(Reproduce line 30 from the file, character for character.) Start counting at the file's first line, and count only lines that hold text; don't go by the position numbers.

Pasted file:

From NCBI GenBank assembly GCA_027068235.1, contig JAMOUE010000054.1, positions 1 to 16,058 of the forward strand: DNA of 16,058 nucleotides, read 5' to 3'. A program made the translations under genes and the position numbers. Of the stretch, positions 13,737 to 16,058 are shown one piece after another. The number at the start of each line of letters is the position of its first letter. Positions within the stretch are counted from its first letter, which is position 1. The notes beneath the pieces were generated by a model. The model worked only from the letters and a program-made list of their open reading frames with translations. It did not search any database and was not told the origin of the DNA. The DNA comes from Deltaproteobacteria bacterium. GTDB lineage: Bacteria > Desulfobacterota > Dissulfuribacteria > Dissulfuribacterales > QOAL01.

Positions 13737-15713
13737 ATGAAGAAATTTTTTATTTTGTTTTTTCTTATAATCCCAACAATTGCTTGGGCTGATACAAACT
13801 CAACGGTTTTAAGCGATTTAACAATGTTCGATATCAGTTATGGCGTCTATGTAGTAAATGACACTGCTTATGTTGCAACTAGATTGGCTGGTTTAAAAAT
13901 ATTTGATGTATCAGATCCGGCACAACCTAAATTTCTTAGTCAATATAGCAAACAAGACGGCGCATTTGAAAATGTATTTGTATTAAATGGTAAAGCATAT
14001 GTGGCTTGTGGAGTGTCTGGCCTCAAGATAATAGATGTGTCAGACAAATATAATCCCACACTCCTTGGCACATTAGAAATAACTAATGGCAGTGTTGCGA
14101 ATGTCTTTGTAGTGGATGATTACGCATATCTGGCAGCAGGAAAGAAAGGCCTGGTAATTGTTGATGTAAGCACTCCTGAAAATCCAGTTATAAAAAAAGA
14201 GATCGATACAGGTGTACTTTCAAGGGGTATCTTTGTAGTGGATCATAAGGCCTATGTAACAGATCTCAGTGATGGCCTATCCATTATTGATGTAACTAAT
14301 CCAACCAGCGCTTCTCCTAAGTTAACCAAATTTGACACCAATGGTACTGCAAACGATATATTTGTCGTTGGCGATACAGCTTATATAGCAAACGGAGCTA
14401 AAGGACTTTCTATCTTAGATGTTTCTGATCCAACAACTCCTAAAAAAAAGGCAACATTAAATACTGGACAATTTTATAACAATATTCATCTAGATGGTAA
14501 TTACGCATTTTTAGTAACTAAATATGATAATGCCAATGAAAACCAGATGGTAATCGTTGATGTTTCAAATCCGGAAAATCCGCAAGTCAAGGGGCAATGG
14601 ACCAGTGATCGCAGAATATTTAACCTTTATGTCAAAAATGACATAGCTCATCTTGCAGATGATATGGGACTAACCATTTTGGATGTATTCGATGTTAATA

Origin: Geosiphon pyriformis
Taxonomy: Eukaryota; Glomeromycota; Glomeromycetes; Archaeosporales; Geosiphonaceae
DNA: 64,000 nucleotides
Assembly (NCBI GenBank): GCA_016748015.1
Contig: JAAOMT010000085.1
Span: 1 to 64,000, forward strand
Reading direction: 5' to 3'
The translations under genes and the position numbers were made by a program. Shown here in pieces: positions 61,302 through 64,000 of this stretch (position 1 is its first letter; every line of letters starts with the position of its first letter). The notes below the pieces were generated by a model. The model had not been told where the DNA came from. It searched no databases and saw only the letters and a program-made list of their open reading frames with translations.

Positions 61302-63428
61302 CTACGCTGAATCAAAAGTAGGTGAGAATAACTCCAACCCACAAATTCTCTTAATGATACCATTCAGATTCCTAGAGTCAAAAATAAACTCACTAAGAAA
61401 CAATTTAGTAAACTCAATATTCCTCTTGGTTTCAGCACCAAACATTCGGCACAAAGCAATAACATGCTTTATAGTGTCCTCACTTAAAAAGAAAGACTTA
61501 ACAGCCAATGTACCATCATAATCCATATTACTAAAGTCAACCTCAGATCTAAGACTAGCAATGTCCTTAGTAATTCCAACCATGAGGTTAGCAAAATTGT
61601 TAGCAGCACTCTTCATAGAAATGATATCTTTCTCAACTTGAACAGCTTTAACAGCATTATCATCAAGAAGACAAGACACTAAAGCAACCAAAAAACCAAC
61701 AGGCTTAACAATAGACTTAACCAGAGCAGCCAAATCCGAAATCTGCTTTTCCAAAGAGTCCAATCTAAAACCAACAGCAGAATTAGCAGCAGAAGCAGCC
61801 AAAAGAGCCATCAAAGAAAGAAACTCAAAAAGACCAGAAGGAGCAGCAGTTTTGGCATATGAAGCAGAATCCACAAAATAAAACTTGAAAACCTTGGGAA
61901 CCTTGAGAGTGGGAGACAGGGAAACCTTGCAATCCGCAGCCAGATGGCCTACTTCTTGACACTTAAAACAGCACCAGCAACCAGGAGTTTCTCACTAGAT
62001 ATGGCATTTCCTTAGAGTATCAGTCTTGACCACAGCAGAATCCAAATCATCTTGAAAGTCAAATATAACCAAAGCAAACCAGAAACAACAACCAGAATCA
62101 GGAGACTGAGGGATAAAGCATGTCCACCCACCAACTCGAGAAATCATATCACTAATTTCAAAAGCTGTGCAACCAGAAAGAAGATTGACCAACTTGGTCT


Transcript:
62101 GGAGACTGAGGGATAAAGCATGTCCACCCACCAACTCGAGAAATCATATCACTAATTTCAAAAGCTGTGCAACCAGAAAGAAGATTGACCAACTTGGTCT